Pride and Dedication
Sgt. Garret Rombal, right, has served with 834th ASB Alpha Company since 2008. Photo courtesy of Garret Rombal
For Sgt. Garret Rombal, it was a no-brainer: he was meant to serve his country.
“My first thought was with the active army or Marines, but my brother convinced me to [join the National Guard] instead,” said Rombal. “I am an ammunition sergeant… and a sergeant. I am an NCO (Non-Commissioned Officer). It may also be worth noting that I have been in this unit since ’08, making me either the longest-serving member of my unit, or a glutton for punishment. Maybe both.”
A Twin Cities native who currently lives in Duluth, Rombal went to the now-defunct John W. Vessey Leadership Academy during his formative years. Rombal noted that he was quite the hellion, and maybe still is.
“I’ve done a bit of collegiate schooling, I’ll be going back soon enough,” he said. “If this damn quarantine gets lifted, anyway, I’m not a fan of distance learning.”
Rombal originally wanted to serve with the active army or the Marines, before being convinced by his brother to join the Minnesota National Guard instead. It didn’t take long for Rombal to fit right in with the Guard, serving one overseas tour in the Middle East, as well as also being previously stationed in Norway.
Rombal is also openly gay, having come out when he was a teenager.
“It’s hard to tell, looking back, which troubles came from being a little bastard and from coming out,” he said. “I came out officially at 14, and it was harder outside the home, at first. It still, to this day, doesn’t define me, so I never took anything personal if it wasn’t from anyone I didn’t love or care about. That isn’t to say it never happened, but the aforementioned blurred line makes it hard to distinguish.”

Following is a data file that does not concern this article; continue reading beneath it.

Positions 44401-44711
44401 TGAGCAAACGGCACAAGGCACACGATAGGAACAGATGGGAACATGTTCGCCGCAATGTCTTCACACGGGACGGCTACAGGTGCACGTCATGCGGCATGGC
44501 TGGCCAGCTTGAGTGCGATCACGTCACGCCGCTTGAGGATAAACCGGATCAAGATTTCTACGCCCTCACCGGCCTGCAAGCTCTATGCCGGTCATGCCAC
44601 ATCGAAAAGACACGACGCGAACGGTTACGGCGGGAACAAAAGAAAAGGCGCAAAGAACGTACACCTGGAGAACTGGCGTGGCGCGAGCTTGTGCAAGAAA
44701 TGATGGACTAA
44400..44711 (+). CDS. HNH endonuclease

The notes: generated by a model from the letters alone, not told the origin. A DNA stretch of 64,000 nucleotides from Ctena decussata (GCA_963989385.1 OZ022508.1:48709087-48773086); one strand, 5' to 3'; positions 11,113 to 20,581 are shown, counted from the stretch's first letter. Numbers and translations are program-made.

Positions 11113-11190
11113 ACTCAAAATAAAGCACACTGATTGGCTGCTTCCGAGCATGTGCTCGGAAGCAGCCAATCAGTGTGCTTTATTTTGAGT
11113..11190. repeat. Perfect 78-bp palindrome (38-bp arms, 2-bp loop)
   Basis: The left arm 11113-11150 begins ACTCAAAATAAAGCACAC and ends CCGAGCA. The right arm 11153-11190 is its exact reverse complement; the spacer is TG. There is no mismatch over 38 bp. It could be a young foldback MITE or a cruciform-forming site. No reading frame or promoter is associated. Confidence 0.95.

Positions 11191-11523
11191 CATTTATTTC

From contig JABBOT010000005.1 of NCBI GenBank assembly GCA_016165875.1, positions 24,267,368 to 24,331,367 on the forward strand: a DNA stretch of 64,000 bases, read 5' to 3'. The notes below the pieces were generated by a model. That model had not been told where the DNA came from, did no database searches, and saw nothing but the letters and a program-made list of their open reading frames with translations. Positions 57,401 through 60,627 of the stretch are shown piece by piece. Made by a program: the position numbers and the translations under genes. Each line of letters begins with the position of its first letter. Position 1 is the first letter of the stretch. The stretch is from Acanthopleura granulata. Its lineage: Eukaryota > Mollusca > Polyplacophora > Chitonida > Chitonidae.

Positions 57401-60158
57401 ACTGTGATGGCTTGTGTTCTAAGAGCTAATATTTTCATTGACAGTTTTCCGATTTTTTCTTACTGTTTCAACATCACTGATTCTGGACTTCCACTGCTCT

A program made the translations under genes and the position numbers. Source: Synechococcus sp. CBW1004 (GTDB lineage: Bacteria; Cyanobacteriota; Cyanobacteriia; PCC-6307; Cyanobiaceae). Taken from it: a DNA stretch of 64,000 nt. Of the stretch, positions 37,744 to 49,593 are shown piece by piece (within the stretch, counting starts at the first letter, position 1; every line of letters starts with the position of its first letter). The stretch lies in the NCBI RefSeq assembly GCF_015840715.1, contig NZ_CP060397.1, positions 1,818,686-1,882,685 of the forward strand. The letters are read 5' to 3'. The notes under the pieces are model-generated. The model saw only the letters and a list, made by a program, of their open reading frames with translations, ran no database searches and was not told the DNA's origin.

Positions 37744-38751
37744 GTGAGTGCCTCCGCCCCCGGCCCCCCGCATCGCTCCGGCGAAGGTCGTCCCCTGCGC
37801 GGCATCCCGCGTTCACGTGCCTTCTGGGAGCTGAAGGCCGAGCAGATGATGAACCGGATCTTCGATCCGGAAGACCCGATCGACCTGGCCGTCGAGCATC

Rombal added that he believes that the Guard, and the military at large, have been progressing in terms of acceptance and inclusion of queer folk in their ranks.
“Some policies seem unfair, but are understandable from an understanding of combat readiness,” he said. “Having said that, there are still changes to be made.”
Rombal also benefits from having the support of his partner, especially during his deployment overseas, even as they have to both contend with the current COVID-19 pandemic on both sides of the globe.
“It has been incredibly difficult for him, especially during this deployment what with the Coronavirus [occuring] back home,” said Rombal. “He’s a tough one, though, I know he’ll be alright.”
The double whammy of being overseas and contending with the current public health crisis is understandably daunting, but Rombal’s dedication to serving his country has never been in question. And being himself among his fellow service members and superiors has never been a problem. As an openly LGBTQ member of the military, Rombal said that his cohorts at the National Guard have been nothing but wonderful towards him.
“I have had outstandingly supportive leadership,” said Rombal. “I haven’t had really any problems with the military, being who I am.”